Alma Mater

Posted in Biographical, Education with tags , on March 22, 2013 by telescoper

During my short visit to Cambridge on Wednesday I happened to pass through Magdalene College (on my way to a couple of pints in The Pickerel). I couldn’t resist taking a pic of the Lutyens Building, where I lived in the first year (1982/3). My room was second from the far end, on the first floor. I wonder who’s in there now?

Planck, Pointillism and the Axle of Elvis

Posted in Art, Biographical, Cosmic Anomalies, Open Access, The Universe and Stuff with tags , , , , , , on March 21, 2013 by telescoper

The reason I was out of the office yesterday was that I was in Cambridge, doing a PhD oral in the Cavendish Laboratory so the first thing to say is congratulations Dr Johnston! It was one of those viva voce examinations that turned out to be less of an examination than an interesting chat about physics. In fact the internal examiner, Prof. Steve Gull, seemed to spend more time asking me questions rather than the candidate!

Afterwards I met up with Anthony Lasenby, the candidate’s supervisor. Not surprisingly the main topic of our brief discussion was today’s impending announcement of results from Planck. Anthony is one of the folks who have been involved with Planck for about twenty years, since it began as a twinkle in the eye of COBRAS/SAMBA. I was looking forward to getting in bright and early this morning to watch the live streaming of the Planck press conference from Paris.

Unfortunately however, I could feel a bit of a lurgy coming on as I travelled to Cambridge yesterday. It got decidedly worse on the way home – it must have been the Cambridge air – and I even ended up passing out on the train from Victoria to Brighton. Fortunately, Brighton was the terminus so someone woke me up when we got there and I got home, coughing and spluttering. I suspect many cosmologists didn’t sleep well last night because of excitement about the Planck results, but in my case it was something else that kept me awake. Anyway, I didn’t make it in this morning so had to follow the announcements via Twitter. Fortunately there’s a lot of press coverage too; see the ESA site and a nice piece by the BBC’s redoubtable Jonathan Amos.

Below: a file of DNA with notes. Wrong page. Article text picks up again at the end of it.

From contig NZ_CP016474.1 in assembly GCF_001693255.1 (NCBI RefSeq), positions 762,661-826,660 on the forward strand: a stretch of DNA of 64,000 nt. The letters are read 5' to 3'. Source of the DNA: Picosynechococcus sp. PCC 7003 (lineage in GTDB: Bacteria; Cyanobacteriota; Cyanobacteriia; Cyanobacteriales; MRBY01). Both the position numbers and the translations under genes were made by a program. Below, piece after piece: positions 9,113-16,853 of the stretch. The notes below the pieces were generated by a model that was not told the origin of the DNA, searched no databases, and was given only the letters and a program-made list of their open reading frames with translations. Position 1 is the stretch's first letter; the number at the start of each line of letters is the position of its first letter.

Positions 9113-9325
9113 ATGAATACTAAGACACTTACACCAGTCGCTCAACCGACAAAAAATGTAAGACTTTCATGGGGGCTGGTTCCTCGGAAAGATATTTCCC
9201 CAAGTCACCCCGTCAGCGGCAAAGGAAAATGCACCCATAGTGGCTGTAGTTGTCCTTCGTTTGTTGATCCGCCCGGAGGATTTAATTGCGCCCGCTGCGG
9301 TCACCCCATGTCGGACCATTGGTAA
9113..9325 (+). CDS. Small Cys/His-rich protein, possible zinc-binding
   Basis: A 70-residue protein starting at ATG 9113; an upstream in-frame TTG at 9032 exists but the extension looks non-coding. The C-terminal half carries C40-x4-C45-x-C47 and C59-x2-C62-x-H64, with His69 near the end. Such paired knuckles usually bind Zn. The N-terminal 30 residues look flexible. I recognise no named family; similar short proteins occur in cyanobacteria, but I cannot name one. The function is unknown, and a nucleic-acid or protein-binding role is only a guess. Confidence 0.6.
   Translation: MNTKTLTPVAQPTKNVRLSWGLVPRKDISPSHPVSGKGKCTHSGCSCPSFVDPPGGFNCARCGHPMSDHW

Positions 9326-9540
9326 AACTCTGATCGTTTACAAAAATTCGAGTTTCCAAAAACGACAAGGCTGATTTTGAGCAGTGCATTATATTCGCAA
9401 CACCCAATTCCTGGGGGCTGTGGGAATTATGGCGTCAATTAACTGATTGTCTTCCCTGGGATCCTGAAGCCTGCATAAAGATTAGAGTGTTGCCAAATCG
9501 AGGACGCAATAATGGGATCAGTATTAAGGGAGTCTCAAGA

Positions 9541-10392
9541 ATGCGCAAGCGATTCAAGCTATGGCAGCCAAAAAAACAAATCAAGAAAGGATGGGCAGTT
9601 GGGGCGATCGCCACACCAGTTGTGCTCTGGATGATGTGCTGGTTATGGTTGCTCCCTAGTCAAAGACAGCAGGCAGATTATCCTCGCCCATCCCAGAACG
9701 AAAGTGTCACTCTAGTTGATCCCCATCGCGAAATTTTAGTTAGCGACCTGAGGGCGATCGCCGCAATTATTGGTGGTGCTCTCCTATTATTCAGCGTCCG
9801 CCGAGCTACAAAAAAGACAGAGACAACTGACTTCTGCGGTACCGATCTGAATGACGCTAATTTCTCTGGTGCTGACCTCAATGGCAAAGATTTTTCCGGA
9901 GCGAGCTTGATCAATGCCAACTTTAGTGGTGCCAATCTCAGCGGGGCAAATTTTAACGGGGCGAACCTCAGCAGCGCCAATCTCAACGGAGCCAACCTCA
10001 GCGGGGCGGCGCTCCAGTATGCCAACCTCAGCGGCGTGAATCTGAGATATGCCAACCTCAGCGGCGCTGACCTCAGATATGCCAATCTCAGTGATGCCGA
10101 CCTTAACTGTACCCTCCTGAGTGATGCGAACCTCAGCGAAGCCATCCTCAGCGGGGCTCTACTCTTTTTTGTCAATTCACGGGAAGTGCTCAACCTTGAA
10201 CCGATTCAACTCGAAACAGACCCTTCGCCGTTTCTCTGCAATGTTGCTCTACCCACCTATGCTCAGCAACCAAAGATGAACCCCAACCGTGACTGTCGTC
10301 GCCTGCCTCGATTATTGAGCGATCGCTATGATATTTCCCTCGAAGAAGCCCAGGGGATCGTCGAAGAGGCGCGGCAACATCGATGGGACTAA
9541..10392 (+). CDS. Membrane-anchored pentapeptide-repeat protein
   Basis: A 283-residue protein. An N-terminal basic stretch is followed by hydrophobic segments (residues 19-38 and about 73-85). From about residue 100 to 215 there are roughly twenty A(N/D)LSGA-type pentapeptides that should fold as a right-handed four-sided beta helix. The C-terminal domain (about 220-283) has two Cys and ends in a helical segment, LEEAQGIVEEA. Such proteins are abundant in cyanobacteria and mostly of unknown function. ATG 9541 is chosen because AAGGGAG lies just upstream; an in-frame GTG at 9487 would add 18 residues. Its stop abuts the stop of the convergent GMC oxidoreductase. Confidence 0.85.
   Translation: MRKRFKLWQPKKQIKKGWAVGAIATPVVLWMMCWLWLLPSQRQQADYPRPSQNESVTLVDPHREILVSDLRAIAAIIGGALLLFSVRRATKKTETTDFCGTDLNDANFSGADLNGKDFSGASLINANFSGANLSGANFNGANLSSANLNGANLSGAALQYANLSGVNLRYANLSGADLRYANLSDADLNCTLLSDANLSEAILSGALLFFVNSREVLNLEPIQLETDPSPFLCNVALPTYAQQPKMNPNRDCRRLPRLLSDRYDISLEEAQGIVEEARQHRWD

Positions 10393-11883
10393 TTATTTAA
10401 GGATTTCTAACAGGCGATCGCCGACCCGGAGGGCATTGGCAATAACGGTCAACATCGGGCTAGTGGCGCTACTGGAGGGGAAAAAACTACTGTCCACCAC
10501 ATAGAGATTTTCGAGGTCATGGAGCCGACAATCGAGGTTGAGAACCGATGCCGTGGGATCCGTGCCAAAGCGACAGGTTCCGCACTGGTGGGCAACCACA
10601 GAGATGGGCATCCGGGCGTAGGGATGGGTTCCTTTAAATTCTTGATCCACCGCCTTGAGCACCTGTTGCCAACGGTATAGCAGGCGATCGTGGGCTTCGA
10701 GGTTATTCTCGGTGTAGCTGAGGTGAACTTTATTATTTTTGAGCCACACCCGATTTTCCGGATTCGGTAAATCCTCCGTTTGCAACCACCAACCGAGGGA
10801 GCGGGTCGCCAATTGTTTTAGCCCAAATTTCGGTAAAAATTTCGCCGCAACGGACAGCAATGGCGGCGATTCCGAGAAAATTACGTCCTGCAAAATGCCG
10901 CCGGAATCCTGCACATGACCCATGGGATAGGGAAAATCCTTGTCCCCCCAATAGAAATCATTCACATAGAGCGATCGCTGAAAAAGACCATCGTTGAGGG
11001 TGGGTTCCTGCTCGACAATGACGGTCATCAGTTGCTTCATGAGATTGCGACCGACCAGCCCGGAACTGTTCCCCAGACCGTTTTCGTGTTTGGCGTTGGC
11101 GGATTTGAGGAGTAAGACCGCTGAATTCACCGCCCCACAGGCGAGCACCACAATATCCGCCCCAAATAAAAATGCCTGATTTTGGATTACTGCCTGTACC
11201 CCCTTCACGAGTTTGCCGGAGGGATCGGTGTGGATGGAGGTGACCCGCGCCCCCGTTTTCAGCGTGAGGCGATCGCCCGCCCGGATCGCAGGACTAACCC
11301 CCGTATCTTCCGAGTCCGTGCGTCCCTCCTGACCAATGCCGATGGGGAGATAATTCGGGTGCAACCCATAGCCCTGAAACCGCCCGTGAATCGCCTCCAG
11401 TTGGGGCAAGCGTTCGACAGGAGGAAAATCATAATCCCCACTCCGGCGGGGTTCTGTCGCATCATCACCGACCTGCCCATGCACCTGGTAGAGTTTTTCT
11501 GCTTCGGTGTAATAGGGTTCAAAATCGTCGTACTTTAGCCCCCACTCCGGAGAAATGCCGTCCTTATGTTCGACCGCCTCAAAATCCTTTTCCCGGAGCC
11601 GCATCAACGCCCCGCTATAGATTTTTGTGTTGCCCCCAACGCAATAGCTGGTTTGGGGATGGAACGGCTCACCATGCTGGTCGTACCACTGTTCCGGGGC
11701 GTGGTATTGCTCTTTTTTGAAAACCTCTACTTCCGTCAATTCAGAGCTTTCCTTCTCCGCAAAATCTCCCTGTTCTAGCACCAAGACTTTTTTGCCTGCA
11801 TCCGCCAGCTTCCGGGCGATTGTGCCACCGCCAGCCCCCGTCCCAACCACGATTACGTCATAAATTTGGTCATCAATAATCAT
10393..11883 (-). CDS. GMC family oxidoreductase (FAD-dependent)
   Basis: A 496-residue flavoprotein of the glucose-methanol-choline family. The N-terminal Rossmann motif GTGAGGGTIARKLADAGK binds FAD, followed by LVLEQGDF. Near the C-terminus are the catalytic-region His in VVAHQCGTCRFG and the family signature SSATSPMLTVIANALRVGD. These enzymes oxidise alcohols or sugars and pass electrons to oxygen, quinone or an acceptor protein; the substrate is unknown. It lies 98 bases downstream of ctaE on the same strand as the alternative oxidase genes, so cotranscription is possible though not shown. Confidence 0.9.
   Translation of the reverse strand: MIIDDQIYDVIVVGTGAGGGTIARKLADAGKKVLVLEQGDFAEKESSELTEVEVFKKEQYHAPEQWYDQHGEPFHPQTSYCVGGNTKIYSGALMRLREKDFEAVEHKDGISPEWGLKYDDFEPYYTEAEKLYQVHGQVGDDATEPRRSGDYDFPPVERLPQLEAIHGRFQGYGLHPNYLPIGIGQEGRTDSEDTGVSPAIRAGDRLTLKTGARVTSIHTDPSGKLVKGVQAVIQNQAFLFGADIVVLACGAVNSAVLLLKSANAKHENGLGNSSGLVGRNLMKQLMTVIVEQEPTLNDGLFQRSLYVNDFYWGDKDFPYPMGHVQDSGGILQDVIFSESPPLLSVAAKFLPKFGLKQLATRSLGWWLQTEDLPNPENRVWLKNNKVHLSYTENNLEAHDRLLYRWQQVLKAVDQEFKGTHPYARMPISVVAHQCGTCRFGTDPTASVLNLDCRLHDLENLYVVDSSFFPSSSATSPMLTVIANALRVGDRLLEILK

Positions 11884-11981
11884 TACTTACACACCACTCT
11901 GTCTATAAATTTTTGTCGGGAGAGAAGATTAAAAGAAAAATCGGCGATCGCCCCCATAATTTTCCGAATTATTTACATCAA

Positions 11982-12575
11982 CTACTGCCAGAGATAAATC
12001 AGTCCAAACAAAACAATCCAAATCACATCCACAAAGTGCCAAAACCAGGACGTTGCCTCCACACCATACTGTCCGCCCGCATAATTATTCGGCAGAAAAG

Anyway, without further ado, here’s Planck’s map of the cosmic microwave background:


It’s rather beautiful, in a pointillist kind of way, I think…

It will take me a while in my weakened state to complete a detailed study of the results – and I’m sure to return to them many times in the future, but I will make a couple of points now.

The first is that the papers and data products are all immediately available online. The papers will all appear on the arXiv. Open Access sceptics please take note!

The second is that the most interesting result (as far as I’m concerned) is that at least some of the cosmic anomalies I’ve blogged about in the past, such as the Axle of Elvis Axis of Evil and the famous colder-than-it-should-be cold spot, are still present in the Planck data:


The other results excite me less because, at a quick reading, they all seem to be consistent with the standard cosmological model. Of course, the north-south asymmetry is a small effect on could turn out to be a foreground (e.g. zodiacal emission) or an artefact of the scanning strategy. But if it isn’t a systematic it could be very important. I suspect there’ll be a rush of papers about this before long!

I’m sure to p0st much more about the Planck results in due course, but I think I’ll leave it there for now. Please feel free to post comments and reactions through the box below.

Do you know what it means….?

Posted in Jazz with tags , , on March 20, 2013 by telescoper

Out of the office today so in lieu of a post from me here’s two minutes and twenty seconds of  exquisite sadness delivered by the voice of the great Billie Holliday. No singer in history ever managed to express so much through such slender lyrics. The piano is played by Charlie Beal on this recording.